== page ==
To simultaneously determine clinical and immunological responses to severe acute respiratory syndrome coronavirus 2 (SARS-CoV-2) infection in young and old females and males, 681 coronavirus disease 2019 (COVID-19) patients and 369 normal controls (NCs) were analyzed based on age and sex classifications using multiple linear regression analysis. Compared to the age-matched NCs, both young and old male and female non-comorbid COVID-19 patients had lower lymphocyte counts and alanine aminotransferase (ALT) concentration, and only young male and female patients had lower neutrophil counts. Compared to young patients, both old males and females had significantly higher plasma ALT and AST concentrations. Compared to young and old females, age-matched males had higher plasma ALT and AST concentrations, but only young males had higher C-reactive protein (CRP) concentration. Compared to females, old males, but not young males, showed higher incidence of critical illness. Compared to young patients, old females had more leukocyte and neutrophil counts above the normal upper limit and B cell count below the normal lower limit (NLL), while old males had more lymphocyte and natural killer (NK) cell counts below the NLL. No sex or age associations with B cell and NK cell counts were observed. However, there were age-dependent decreases in CD8+ T-cell counts in both male and female COVID-19 patients. Age was negatively associated with CD8+ T cell counts but positively associated with neutrophil count, CRP, ALT, and AST concentrations, and sex (females) was negatively associated with neutrophil count, CRP, ALT, and AST concentrations. The present study suggests that SARS-CoV-2 infection mainly induced 1) beneficial sex (female)-related differences regarding reduced COVID-19 disease severity and negative associations with inflammatory responses and liver damage, and 2) harmful age-related differences relating to negative associations with CD8+ T cell count and positive associations with inflammatory responses and liver damage. Thus, sex and age are biological variables that should be considered in the prevention and treatment of COVID-19.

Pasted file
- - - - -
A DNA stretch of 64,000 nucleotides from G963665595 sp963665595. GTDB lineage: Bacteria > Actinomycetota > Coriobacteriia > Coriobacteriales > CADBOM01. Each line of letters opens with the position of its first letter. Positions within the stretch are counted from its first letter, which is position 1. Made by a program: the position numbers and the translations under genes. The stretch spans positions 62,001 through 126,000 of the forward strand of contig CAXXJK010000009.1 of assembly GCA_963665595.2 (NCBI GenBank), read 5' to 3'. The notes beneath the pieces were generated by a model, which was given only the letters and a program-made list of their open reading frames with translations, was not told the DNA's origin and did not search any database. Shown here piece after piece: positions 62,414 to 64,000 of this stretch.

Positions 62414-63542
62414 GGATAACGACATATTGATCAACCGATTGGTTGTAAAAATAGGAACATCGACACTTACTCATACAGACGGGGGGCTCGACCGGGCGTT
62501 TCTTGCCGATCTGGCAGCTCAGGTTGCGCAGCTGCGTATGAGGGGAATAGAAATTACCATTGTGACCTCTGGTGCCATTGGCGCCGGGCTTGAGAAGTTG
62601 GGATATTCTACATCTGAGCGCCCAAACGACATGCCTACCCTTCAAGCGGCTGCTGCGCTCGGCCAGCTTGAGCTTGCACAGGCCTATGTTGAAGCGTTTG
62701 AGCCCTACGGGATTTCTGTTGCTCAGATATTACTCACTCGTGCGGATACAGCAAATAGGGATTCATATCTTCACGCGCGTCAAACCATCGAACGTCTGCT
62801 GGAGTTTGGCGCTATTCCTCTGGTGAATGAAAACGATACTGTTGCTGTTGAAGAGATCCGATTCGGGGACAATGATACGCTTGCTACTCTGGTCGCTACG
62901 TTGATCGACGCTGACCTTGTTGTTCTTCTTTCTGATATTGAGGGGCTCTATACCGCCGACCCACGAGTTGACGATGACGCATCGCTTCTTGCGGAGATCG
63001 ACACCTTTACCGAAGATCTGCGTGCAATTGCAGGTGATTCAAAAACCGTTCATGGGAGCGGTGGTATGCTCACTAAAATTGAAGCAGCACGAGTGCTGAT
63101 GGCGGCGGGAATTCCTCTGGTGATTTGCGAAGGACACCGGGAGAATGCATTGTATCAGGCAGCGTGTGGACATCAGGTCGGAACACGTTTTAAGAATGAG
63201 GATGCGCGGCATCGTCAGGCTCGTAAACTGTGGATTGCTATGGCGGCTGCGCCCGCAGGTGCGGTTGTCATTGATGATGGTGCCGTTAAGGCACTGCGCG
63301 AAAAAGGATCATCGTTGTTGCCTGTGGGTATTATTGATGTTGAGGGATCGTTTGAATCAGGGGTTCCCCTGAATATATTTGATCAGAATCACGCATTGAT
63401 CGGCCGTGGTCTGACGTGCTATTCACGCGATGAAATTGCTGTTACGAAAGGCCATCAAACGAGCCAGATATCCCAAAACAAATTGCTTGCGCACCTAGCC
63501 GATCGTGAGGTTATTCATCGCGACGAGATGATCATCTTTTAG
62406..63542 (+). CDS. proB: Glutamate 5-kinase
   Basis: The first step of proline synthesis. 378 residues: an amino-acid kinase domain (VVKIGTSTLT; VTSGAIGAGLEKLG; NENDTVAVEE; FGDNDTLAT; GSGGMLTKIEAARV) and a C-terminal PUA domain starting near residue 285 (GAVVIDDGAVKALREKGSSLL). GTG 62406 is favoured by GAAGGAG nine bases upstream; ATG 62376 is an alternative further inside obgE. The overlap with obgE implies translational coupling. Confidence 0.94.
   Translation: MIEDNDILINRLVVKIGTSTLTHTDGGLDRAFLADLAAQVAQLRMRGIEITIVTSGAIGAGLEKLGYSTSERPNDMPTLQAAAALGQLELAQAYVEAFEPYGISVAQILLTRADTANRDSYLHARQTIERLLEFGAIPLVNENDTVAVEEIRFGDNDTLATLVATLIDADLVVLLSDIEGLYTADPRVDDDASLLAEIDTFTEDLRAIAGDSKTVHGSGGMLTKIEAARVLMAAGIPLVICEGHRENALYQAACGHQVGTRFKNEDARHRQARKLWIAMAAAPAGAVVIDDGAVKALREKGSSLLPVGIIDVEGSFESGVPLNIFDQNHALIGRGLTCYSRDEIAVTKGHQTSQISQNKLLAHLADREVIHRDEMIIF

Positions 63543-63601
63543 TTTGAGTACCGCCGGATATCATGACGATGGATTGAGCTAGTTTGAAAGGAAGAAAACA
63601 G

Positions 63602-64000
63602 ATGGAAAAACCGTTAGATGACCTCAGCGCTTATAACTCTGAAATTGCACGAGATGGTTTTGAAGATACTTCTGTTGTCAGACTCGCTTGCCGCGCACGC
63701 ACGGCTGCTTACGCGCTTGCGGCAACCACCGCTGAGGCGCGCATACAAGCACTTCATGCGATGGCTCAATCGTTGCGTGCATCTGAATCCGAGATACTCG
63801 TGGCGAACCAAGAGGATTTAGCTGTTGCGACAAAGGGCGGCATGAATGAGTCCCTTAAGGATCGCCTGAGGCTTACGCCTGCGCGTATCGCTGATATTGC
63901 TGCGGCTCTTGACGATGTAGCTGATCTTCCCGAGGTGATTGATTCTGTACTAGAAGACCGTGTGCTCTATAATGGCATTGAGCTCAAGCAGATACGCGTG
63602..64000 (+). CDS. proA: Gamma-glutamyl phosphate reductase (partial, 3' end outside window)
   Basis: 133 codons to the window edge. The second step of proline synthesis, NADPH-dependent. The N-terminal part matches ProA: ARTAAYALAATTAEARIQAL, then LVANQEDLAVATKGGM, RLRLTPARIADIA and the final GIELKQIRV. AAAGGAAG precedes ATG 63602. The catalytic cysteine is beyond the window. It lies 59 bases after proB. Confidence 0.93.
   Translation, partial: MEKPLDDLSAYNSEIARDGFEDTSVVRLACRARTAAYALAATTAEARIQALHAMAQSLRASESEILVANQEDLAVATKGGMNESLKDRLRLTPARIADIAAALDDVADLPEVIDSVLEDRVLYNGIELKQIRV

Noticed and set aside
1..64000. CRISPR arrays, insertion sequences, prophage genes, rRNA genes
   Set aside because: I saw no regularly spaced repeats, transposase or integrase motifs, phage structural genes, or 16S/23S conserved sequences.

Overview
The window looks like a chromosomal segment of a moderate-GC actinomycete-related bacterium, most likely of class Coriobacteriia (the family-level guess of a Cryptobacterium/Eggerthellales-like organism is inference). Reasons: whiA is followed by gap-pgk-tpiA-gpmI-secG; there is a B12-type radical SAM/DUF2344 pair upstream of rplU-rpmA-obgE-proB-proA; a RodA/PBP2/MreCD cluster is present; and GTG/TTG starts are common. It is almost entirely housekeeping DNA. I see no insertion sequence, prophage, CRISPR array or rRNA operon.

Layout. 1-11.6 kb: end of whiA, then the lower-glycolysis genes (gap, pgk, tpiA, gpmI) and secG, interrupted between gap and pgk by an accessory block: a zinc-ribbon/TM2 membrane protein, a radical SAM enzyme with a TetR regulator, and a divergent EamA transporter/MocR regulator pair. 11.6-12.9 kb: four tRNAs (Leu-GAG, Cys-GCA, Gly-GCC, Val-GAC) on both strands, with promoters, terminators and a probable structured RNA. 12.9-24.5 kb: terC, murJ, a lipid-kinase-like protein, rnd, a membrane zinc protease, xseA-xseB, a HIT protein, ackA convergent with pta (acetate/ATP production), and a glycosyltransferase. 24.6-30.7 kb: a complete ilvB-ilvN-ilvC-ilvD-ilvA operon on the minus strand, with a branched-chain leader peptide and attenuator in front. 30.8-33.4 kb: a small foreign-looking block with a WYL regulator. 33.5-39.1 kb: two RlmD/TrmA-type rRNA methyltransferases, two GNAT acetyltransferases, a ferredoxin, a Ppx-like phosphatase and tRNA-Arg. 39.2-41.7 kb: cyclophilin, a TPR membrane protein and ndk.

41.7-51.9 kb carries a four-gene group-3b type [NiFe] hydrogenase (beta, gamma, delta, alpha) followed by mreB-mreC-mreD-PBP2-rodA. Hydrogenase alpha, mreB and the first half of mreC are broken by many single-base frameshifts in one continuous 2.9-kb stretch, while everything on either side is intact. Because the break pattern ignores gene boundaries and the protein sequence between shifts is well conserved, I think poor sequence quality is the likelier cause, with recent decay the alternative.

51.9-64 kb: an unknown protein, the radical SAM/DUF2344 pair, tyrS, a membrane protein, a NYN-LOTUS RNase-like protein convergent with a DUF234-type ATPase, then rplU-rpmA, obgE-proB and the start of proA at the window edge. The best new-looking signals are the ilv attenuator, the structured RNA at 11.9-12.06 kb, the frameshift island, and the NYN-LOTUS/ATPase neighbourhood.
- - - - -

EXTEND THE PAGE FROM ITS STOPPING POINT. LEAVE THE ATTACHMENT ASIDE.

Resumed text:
Subject(s)
Aging/immunology , COVID-19/immunology , Lymphocytes/immunology , SARS-CoV-2/immunology , Sex Characteristics , Adolescent , Adult , Age Factors , Aged , Aging/pathology , COVID-19/pathology , Female , Humans , Lymphocyte Count , Lymphocytes/pathology , Male , Middle Aged , Sex Factors
5.
Aging (Albany NY) ; 13(6): 7713-7722, 2021 03 10.
Article in English | MEDLINE | ID: covidwho-1134586

ABSTRACT

If age boundaries are arbitrarily or roughly defined, age-related analyses can result in questionable findings. Here, we aimed to delineate the uniquely age-dependent immune features of coronavirus disease 2019 (COVID-19) in a retrospective study of 447 patients, stratified according to age distributions of COVID-19 morbidity statistics into well-defined age-cohorts (2-25y, 26-38y, 39-57y, 58-68y, and 69-79y). Age-dependent susceptibilities and severities of the disease were observed in COVID-19 patients. A comparison of the lymphocyte counts among the five age-groups indicated that severe acute respiratory syndrome coronavirus 2 (SARS-CoV-2) infection led to age-dependent lymphopenia. Among the lymphocyte subsets, the CD8+ T cell count alone was significantly and age-dependently decreased (520, 385, 320, 172, and 139 n/µl in the five age-groups, respectively). In contrast, the CD4+ T cell, B cell, and natural killer cell counts did not differ among age-cohorts. Age and CD8+ T cell counts (r=‒0.435, p<0.0001) were negatively correlated in COVID-19 patients. Moreover, SARS-CoV-2 infection age-dependently increased the plasma C-reactive protein concentrations (2.0, 5.0, 9.0, 11.6, and 36.1 mg/L in the five age-groups, respectively). These findings can be used to elucidate the role of CD8+ T cells in age-related pathogenesis and to help develop therapeutic strategies for COVID-19.


Subject(s)
Age Distribution , CD3 Complex/immunology , CD8-Positive T-Lymphocytes/immunology , COVID-19/complications , Lymphopenia/complications , Patient Admission , Adolescent , Adult , Aged , COVID-19/virology , Child , Child, Preschool , Cohort Studies , Female , Humans , Lymphocyte Count , Lymphopenia/immunology , Male , Middle Aged , Retrospective Studies , SARS-CoV-2/isolation & purification , Young Adult
6.
SSRN; 2020.
Preprint | SSRN | ID: ppcovidwho-1492

ABSTRACT

Background: Timely and accurately identification of thrombotic complications seems to become an important issue in patients suffering from coronavirus disease 2

SELECTION OF CITATIONS
SEARCH DETAIL